3. Feed your baby regularly
Forget about even trying to establish a feeding schedule within the first four to six weeks. When your baby is hungry, feed him or her.
Breast milk pretty much works on a supply and demand principle – The more your little one feeds, the more milk your body will produce. This is also why many people will advise you against supplementing a feed during this time – your body will assume you don’t need extra milk and your milk supply will automatically decrease. Sometimes just letting your little one suck for a few minutes will trigger your body into increasing milk supply.
4. Make use of a breast pump
I have to admit, I was rather appalled when someone even suggested that I make use of a breast pump – I was dead set on exclusively breastfeeding, using breasts only. There would be no room for breast pumps of any kind my baby room. Needless to say, I was just naïve and stubborn.
Using a breast pump will stimulate the breast and send the message through to your body to increase the milk supply. You don’t even have to use the milk you’ve expressed if you want to avoid nipple confusion (which is something to keep in mind), but you can also freeze the milk for down the line when you and hubby are ready to go on that special date night.
5. Make use of both breasts during a feeding
During the first few weeks, you should offer both breasts to your little one during a feeding – the key is just to keep alternating whichever breast to offer first. There are wonderful armbands such as the Breastfeeding Reminder Bracelet from Milk Bands to help you remember which side baby nursed from last time. However, I had a good old rubber arm bracelet laying around, and I just used to put it on whichever side baby nursed from last.
The trick is to offer the one breast as a proper feeding, and the second sort of like “dessert”. This means your little one will get most of their feed from the one breast and will only feed for a little while on the second, enough to signal the body to increase supply.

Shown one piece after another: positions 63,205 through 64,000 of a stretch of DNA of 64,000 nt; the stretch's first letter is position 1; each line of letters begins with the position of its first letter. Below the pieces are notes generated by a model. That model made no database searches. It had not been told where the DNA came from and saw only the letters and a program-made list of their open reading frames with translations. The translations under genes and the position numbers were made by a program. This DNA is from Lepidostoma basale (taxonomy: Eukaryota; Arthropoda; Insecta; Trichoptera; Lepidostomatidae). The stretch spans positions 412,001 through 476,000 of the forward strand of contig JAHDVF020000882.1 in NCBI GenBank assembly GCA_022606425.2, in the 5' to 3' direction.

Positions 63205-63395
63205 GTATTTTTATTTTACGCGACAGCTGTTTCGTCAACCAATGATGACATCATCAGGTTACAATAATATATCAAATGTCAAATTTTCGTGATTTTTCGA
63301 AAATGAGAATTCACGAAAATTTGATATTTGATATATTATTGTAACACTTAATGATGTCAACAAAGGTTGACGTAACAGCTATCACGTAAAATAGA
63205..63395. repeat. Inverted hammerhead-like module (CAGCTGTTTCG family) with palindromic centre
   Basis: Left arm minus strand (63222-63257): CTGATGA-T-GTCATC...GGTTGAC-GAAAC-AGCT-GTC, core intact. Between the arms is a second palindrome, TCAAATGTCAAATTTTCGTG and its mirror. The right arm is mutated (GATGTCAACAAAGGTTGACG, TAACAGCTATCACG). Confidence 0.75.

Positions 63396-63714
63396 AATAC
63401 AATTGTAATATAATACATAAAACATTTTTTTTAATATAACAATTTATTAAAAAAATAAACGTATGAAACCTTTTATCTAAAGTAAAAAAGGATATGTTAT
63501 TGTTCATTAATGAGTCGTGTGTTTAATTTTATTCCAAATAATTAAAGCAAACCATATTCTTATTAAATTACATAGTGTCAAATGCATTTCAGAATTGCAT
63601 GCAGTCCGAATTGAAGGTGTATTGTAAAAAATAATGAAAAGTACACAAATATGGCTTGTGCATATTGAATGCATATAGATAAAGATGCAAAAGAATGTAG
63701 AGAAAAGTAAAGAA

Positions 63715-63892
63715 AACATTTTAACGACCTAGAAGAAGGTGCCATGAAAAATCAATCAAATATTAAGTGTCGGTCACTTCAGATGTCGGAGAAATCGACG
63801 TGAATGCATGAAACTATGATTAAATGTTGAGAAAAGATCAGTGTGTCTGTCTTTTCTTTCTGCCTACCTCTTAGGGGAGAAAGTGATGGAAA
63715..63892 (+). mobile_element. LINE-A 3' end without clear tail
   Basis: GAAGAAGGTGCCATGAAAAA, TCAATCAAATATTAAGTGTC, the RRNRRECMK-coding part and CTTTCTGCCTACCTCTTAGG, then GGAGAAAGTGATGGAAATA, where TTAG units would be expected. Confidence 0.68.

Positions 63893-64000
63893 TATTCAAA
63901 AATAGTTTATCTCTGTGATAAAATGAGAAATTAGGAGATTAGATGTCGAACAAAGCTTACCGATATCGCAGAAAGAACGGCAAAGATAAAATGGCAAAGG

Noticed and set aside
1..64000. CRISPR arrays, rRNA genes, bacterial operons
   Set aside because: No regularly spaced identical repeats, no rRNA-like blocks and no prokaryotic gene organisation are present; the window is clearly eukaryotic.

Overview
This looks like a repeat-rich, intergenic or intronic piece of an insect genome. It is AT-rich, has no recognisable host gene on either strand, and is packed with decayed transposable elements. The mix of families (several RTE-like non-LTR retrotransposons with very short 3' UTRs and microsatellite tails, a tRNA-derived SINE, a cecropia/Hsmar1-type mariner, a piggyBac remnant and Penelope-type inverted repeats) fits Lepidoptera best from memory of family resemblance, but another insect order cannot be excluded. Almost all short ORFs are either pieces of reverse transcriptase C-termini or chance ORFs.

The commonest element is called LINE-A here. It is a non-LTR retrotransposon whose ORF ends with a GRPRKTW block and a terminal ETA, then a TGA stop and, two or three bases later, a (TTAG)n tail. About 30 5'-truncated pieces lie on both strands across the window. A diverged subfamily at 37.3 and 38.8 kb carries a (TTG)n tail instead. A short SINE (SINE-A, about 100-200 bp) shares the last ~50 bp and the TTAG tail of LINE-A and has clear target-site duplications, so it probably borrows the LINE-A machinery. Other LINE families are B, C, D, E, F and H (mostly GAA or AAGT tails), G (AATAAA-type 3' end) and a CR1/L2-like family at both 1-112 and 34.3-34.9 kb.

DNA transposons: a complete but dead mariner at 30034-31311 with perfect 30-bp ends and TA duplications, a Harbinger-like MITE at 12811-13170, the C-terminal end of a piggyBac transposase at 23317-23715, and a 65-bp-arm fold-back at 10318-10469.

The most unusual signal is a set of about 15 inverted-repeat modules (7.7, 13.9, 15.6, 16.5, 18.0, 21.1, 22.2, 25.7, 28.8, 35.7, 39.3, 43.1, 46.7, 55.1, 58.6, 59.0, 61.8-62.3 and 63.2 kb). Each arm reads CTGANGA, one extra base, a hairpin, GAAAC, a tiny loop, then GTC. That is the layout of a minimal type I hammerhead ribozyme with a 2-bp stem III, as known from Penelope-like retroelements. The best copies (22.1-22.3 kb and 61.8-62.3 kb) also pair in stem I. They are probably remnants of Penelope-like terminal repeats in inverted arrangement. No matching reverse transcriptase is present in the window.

6. Proper latching
It is essential for a good feed that your baby is latching correctly. If your little one is not latching correctly, they may not be able to efficiently drain your breasts, which will lead to decreased milk supply and may cause the baby to still be hungry after feedings.
If you are unsure of whether or not your sweet pea is latching on properly, be sure to ask the nursing staff in the hospital or make an appointment at a lactation specialist. They will be able to guide you and assist you in creating a proper seal around the areola. They will also be able to give you some handy tips and tricks on how to get baby to drink well.
7. Drink your postnatal vitamins
We all understand the value of taking prenatal vitamins when pregnant but did you know that postnatal vitamins are just as important? Many women will disregard their importance because the baby is no longer inside your body but trust me when I tell you that they are essential.
Not only have you probably lost a fair amount of blood during birth that could cause an iron deficiency, but your body is also in a state of healing, requiring a fair amount of vitamins and minerals. Add to the fact that you are not getting much sleep, it will also help build your immune system so breastfeeding or not; you can still benefit from them.
That being said, we’ve already mentioned that your body will need more calories than usual when you are breastfeeding and while you won’t get any calories per se from vitamins, they do ensure that your body gets what it needs during a time where it seems like utter chaos descended upon your household.
On a side note, some doctors will also prescribe medication that can increase milk supply so don’t be shy to discuss this with them if you feel that you need the help.
Things to Avoid
There are also a few things you will probably want to avoid if you are trying to increase your milk supply:
1. Bottles and pacifiers during the first few weeks
Using bottles or pacifiers during those early weeks could cause nipple confusion which will lead to baby not wanting to suck on the breast. That considered, it is probably best to avoid them during the first month or so.